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than attracted by the prospect of good; to be exposed to censure without hope of praise; to be disgraced by miscarriage, or punished for neglect, where success would have been without applause, and diligence without reward.
Among these unhappy mortals is the writer of dictionaries; whom mankind have considered, not as the pupil, but the slave of science, the pioneer of literature, doomed only to remove rubbish and clear obstructions from the paths through which learning and genius press forward to conquest and glory, without bestowing a smile on the humble drudge that facilitates their progress. Every other author may aspire to praise; the lexicographer can only hope to escape reproach, and even this negative recompense has been yet granted to very few.
I have, notwithstanding this discouragement, attempted a dictionary of the English language, which, while it was employed in the cultivation of every species of literature, has itself been hitherto neglected; suffered to spread, under the direction of chance, into wild exuberance; resigned to the tyranny of time and fashion; and exposed to the corruptions of ignorance, and caprices of innovation.
No book was ever turned from one language into another without imparting something of its native idiom; this is the most mischievous and comprehensive innovation; single words may enter by thousands, and the fabric of the tongue continue the same; but new phraseology changes much at once; it alters not the single stones of the building, but the order of the columns. If an academy should be established for the cultivation of our style-which I, who can never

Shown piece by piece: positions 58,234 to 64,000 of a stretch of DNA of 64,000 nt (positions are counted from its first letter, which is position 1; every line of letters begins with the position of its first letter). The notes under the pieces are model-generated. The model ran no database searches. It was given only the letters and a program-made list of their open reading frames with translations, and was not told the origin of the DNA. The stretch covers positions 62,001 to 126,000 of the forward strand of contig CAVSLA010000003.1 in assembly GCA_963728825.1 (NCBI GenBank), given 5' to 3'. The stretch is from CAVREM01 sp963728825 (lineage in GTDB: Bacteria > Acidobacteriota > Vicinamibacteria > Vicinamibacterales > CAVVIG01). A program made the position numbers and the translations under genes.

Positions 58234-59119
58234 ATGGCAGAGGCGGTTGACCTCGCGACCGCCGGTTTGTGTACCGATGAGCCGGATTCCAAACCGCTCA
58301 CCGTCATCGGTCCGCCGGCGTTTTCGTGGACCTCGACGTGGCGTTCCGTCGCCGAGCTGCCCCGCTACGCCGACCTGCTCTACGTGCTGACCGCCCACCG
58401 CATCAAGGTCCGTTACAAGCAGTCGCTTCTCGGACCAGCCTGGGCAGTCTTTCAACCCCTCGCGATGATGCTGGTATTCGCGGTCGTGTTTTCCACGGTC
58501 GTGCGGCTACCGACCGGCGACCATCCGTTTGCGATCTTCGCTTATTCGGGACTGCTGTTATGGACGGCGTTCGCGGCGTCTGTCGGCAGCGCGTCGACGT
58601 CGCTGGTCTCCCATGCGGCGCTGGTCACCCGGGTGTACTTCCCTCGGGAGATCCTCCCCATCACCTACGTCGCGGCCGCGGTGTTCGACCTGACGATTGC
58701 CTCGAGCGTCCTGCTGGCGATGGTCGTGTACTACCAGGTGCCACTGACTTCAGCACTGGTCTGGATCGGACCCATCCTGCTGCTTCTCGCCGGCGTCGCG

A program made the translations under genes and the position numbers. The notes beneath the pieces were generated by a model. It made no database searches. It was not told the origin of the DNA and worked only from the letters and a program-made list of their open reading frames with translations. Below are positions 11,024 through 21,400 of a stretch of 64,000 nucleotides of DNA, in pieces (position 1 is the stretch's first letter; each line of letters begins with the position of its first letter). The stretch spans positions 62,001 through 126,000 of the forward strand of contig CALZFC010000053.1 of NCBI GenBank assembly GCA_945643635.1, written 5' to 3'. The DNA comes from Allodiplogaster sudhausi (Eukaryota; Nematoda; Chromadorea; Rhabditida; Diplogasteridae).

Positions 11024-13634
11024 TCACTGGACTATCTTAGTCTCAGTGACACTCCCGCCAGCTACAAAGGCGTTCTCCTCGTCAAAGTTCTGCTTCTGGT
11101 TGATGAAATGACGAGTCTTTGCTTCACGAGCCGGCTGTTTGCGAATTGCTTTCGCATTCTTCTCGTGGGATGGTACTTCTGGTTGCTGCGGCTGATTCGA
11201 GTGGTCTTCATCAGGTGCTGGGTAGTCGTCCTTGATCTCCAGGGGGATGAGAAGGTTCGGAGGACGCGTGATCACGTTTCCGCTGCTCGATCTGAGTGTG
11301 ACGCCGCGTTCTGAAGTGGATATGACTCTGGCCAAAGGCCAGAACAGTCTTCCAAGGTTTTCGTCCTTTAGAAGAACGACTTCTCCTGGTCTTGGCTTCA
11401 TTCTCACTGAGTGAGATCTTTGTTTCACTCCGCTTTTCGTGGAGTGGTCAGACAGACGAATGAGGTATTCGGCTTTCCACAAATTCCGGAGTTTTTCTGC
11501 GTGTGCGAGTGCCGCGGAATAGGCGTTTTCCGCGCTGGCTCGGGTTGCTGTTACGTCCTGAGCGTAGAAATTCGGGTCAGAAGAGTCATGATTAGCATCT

wish to see dependence multiplied, hope the spirit of English liberty will hinder or destroy-let them, instead of compiling grammars and dictionaries, endeavour, with all their influence, to stop the license of translators, whose idleness and ignorance, if it be suffered to proceed, will reduce us to babble a dialect of France.
If the changes that we fear be thus irresistible, what remains but to acquiesce with silence, as in the other insurmountable distresses of humanity. It remains that we retard what we cannot repel, that we palliate what we cannot cure. Life may be lengthened by care, though death cannot be ultimately defeated; tongues, like governments, have a natural tendency to degeneration; we have long preserved our constitution, let us make some struggles for our language.
In hope of giving longevity to that which its own nature forbids to be immortal, I have devoted this book, the labour of years, to the honour of my country, that we may no longer yield the palm of philology, without a contest, to the nations of the continent. The chief glory of every people arises from its authors; whether I shall add anything by my own writings to the reputation of English literature, must be left to time: much of my life has been lost under the pressures of disease; much has been trifled away; and much has always been spent in provision for the day that was passing over me; but I shall not think my employment useless or ignoble, if, by my assistance, foreign nations and distant ages gain access to the propagators of knowledge, and understand the teachers of truth; if my labours afford light to the repositories
of science, and add celebrity to Bacon, to Hooker, to Milton, and to Boyle.